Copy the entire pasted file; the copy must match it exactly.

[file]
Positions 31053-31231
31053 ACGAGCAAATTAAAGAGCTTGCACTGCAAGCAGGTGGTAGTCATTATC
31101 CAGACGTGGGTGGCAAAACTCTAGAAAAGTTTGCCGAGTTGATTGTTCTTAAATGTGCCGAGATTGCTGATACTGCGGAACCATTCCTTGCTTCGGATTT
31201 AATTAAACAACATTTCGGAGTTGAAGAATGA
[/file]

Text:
Positions 31053-31231
31053 ACGAGCAAATTAAAGAGCTTGCACTGCAAGCAGGTGGTAGTCATTATC
31101 CAGACGTGGGTGGCAAAACTCTAGAAAAGTTTGCCGAGTTGATTGTTCTTAAATGTGCCGAGATTGCTGATACTGCGGAACCATTCCTTGCTTCGGATTT
31201 AATTAAACAACATTTCGGAGTTGAAGAATGA